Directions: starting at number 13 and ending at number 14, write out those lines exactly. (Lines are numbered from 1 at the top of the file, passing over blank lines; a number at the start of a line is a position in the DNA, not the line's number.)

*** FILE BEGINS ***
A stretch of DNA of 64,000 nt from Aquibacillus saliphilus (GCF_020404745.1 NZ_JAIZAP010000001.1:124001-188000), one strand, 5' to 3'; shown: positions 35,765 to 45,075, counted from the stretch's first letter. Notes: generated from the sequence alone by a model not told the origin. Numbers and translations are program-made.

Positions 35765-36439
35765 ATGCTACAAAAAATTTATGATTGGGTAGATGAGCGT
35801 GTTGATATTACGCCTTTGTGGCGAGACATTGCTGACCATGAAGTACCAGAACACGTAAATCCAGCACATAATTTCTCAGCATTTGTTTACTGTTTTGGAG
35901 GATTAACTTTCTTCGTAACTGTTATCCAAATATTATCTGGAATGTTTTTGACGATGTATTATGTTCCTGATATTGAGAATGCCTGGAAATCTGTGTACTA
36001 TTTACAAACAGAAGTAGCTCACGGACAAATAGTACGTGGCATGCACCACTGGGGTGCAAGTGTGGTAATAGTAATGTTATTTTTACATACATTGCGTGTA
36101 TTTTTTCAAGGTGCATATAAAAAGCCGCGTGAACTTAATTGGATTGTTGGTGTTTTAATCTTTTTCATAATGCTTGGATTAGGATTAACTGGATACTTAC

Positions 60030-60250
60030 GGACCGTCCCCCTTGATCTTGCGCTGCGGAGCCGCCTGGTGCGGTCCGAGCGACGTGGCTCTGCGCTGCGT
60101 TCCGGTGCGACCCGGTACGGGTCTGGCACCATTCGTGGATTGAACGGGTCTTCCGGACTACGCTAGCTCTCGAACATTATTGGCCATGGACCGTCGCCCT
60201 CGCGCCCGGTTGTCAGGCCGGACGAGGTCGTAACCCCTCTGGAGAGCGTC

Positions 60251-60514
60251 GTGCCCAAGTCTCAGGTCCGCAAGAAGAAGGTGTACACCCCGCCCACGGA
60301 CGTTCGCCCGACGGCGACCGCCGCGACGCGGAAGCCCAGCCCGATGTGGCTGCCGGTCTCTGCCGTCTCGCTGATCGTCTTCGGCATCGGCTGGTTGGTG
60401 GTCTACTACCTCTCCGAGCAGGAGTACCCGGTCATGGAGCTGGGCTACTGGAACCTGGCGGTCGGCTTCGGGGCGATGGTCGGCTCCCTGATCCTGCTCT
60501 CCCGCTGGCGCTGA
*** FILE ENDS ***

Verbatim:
60251 GTGCCCAAGTCTCAGGTCCGCAAGAAGAAGGTGTACACCCCGCCCACGGA
60301 CGTTCGCCCGACGGCGACCGCCGCGACGCGGAAGCCCAGCCCGATGTGGCTGCCGGTCTCTGCCGTCTCGCTGATCGTCTTCGGCATCGGCTGGTTGGTG